It started as an experience in the ensemble of a middle school musical when she was in seventh grade—and now it has turned into a career goal.
Brittany Powelson, a sophomore at , has parlayed this first performance into the beginning stages of an acting career and a hope for her future.
“All my friends were doing it, and they said we should give it a try,” she said. “But I had a blast, and I decided to keep going at it. I love it so much.”
Powelson was once a shy girl, finding it hard to talk to people. But all that changed when she stepped on the stage.
“As soon as I stepped on stage, I felt like it was right,” she said. “I’ve been in front of people, and was in choir concerts, but I had never been in a performance like a musical.”
“When I got up on stage, even though I was usually afraid of what people thought of me, I felt like all that disappeared,” she added. “I felt confident and it was an amazing experience for me. I like being someone I’m not, but I also like just being in front of people.”
Powelson has steadily been getting more professional parts, working her way up from roles in local plays to being extras with bit parts in movies and on television.
After her first play in seventh grade, Powelson began doing Teens in the Park, a two-week summer camp in Edison, which puts on a play at the end of the program.
That summer, Powelson said, they performed “The Lion King,” and she landed the role of Simba.
“I was OK with getting the ensemble, it was only my second performance, and it was fine if I didn’t get a big part,” she said. “At the end of the day, they were choosing leads and they said my name for the older version of Simba.”
“That just made my day,” she added. “It was the first lead I had ever gotten.”
In eighth grade, Powelson said, she landed the role of one of the evil stepsisters in the middle school’s rendition of “Cinderella.”
“It was a really fun part, and I liked it a lot because I don’t consider myself to be a stuck-up snobby person,” she said. “I really had to completely change from who I was to become this stuck-up snobby stepsister.”
And that spring, Powelson said, she landed the part of the narrator in the school’s performance of “Into the Woods, Jr.”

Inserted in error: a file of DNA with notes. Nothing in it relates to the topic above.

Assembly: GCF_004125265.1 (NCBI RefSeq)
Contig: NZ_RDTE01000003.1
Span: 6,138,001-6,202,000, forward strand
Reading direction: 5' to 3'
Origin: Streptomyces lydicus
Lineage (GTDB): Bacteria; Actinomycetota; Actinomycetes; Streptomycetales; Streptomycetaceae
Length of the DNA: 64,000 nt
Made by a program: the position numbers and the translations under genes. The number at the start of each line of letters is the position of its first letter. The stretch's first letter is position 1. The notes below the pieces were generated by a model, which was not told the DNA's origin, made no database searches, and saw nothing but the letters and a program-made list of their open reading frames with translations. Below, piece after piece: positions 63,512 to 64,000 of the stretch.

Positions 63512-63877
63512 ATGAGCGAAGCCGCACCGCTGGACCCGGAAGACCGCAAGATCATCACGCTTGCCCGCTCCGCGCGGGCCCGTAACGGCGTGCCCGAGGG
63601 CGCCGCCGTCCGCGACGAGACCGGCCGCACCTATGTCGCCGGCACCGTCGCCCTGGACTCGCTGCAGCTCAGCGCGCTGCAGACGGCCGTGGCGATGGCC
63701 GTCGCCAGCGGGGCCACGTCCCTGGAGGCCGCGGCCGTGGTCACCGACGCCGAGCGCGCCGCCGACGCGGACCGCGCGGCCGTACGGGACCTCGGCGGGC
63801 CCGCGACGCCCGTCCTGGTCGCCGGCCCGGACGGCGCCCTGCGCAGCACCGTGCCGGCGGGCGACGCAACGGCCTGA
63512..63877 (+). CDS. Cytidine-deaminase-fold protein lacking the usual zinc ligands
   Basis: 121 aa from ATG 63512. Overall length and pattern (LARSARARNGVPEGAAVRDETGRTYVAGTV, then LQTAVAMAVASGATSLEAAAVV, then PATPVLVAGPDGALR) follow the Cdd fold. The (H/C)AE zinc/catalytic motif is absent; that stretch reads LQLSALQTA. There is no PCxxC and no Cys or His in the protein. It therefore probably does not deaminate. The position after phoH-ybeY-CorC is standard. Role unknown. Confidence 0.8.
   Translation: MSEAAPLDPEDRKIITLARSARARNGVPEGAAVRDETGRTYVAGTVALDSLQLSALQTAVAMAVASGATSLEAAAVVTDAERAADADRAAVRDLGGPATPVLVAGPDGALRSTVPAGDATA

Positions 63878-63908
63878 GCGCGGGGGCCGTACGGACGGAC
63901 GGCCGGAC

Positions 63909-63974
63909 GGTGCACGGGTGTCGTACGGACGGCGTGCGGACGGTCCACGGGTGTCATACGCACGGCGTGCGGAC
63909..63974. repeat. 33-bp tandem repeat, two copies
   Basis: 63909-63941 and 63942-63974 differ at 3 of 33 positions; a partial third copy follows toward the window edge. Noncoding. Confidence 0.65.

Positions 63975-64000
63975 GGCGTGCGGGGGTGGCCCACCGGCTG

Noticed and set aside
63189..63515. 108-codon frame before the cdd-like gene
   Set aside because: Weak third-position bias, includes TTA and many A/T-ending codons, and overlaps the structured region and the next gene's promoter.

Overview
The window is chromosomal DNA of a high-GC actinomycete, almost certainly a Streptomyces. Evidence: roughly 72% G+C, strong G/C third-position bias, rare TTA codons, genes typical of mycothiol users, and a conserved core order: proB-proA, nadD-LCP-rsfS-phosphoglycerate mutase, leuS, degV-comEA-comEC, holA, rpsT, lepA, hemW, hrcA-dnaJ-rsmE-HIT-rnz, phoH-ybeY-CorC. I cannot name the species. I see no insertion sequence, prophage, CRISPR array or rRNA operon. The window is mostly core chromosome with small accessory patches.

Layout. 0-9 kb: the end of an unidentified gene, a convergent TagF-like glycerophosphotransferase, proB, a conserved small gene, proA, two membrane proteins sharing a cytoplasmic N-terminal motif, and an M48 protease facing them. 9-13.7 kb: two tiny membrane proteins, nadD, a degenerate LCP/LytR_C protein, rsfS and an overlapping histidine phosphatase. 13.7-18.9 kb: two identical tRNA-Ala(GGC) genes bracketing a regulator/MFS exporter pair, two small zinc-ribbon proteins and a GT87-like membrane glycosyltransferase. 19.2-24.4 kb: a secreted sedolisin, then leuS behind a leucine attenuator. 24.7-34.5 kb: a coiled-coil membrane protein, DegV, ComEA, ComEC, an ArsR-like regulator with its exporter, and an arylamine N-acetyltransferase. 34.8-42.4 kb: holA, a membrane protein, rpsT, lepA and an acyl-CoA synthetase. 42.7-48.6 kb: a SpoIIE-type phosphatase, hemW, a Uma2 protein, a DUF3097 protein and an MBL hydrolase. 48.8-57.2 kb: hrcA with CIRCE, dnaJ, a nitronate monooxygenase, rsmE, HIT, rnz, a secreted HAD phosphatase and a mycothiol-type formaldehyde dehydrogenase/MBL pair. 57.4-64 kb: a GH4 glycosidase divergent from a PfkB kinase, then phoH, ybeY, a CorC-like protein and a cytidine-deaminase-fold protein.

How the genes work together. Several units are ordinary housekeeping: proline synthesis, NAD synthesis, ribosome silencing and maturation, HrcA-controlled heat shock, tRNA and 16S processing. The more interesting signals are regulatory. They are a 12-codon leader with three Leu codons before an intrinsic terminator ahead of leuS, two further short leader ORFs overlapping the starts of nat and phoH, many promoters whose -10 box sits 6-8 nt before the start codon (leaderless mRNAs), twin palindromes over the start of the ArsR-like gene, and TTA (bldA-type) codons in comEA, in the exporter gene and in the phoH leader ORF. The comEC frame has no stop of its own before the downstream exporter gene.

“It is one of the leads, and a really big part,” she said. “The director told me I had the most lines of everyone, and this is huge part. I said I’m ready for it.”
After one more part during the next summer’s Teens in the Park as Harry Potter, Powelson began to get more serious about her acting, landing an agent with Adele’s Kids and Adult Teens Management.
First, Powelson said, she got a job as an extra in “Disconnect,” a movie scheduled to be released in October. During that job, she said, she was chosen among four of the 200 kids serving as extras to get a speaking part.
“That was a lot of fun,” she said.
From there, Powelson said, she got a walk-on role as an extra on “The Good Wife” on CBS.
“I was supposed to be a student in a private school, and the two main parents were trying to enroll kids in the prep school,” she said. “Christopher Noth had to go to the principal, and I was walking around behind him, so I got to meet him, and that was a lot of fun.”
Powelson said she also auditioned for a Sony commercial with her brother, Daniel, and they had to do some improvisation, pretending to play a Wii game, and cheering each other on.
Her most recent audition, Powelson said, was for a Broadway play, where she sang a capella.
But this week, Powelson will be playing a featured dancer and singer in a performance of “Seussical” through , a musical theater camp that coaches campers in audition skills, singing, acting and dancing.
The play will be performed Friday, Saturday and Sunday at the George Street Playhouse in New Brunswick. Tickets can be purchased on the VoiceWorks website.
The camp works with people wanting to be professional performers, or who like musical theater as a hobby.
Powelson said she got involved in VoiceWorks in January, and soon started taking private voice classes.
“Before the class, I have private lessons, and it helped me mature my voice a lot,” she said. “I’m really enjoying it, getting to know all these people.”
“We are our own little family, and it is amazing because the director is a casting director on Broadway and he has a lot of connections with other people from Broadway,” she added. “It is a really good experience to work with directors.”
Now that she has a some acting experience under her belt, Powelson said her goal is to improve her talents, and go to college with a great acting and musical theater program.
“I know it will take a lot of auditions to get my big break, but I really hope it happens,” she said. “Everyone is so supportive of me, and I can’t thank everyone enough, especially for auditions my mom drives me to the city and picks me up from school early so I am thankful for that.”
“And my friends are sort of into it, and I have lots of friends who are into singing and acting,” she added. “They’re in musicals and they’re lots of fun, so I like being able to share that with my friends.”
Powelson said she never imagined she would be acting, but that now it has become her life and she loves it.
“It’s a lot of fun to be able to tell my friends I have to leave school early for an audition,” she said with a laugh. “For movie shoots, we miss an entire day of school, so we have to make up an entire day of school. But I love it so much.”
In terms of preparations for her auditions, Powelson said, she usually gets nervous before and after the audition itself—but not during.
“I am nervous before and then during, but I am completely comfortable up on stage again,” she said. “Then after the audition, I get a little nervous again, wondering if they liked it.”